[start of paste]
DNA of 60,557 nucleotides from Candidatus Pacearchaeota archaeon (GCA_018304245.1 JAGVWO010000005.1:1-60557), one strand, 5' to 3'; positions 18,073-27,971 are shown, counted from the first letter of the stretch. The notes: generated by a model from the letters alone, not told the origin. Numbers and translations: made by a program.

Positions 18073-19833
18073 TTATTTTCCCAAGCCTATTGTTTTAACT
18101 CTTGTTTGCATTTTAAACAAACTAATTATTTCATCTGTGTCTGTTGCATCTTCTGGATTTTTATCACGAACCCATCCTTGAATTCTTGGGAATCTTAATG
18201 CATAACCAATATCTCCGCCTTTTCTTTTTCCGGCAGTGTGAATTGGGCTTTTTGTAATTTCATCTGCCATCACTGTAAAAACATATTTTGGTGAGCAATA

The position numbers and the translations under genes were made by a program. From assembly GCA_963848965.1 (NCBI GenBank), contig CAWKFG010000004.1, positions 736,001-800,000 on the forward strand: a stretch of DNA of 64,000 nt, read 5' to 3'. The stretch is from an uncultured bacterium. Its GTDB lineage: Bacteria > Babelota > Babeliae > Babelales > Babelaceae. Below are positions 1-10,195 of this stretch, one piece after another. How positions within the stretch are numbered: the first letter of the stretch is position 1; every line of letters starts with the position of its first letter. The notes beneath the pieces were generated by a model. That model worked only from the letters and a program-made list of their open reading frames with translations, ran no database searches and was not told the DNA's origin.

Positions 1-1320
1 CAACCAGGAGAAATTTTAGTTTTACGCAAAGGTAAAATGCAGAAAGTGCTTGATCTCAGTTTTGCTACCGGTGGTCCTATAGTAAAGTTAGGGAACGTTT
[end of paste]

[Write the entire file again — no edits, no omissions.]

DNA of 60,557 nucleotides from Candidatus Pacearchaeota archaeon (GCA_018304245.1 JAGVWO010000005.1:1-60557), one strand, 5' to 3'; positions 18,073-27,971 are shown, counted from the first letter of the stretch. The notes: generated by a model from the letters alone, not told the origin. Numbers and translations: made by a program.

Positions 18073-19833
18073 TTATTTTCCCAAGCCTATTGTTTTAACT
18101 CTTGTTTGCATTTTAAACAAACTAATTATTTCATCTGTGTCTGTTGCATCTTCTGGATTTTTATCACGAACCCATCCTTGAATTCTTGGGAATCTTAATG
18201 CATAACCAATATCTCCGCCTTTTCTTTTTCCGGCAGTGTGAATTGGGCTTTTTGTAATTTCATCTGCCATCACTGTAAAAACATATTTTGGTGAGCAATA

The position numbers and the translations under genes were made by a program. From assembly GCA_963848965.1 (NCBI GenBank), contig CAWKFG010000004.1, positions 736,001-800,000 on the forward strand: a stretch of DNA of 64,000 nt, read 5' to 3'. The stretch is from an uncultured bacterium. Its GTDB lineage: Bacteria > Babelota > Babeliae > Babelales > Babelaceae. Below are positions 1-10,195 of this stretch, one piece after another. How positions within the stretch are numbered: the first letter of the stretch is position 1; every line of letters starts with the position of its first letter. The notes beneath the pieces were generated by a model. That model worked only from the letters and a program-made list of their open reading frames with translations, ran no database searches and was not told the DNA's origin.

Positions 1-1320
1 CAACCAGGAGAAATTTTAGTTTTACGCAAAGGTAAAATGCAGAAAGTGCTTGATCTCAGTTTTGCTACCGGTGGTCCTATAGTAAAGTTAGGGAACGTTT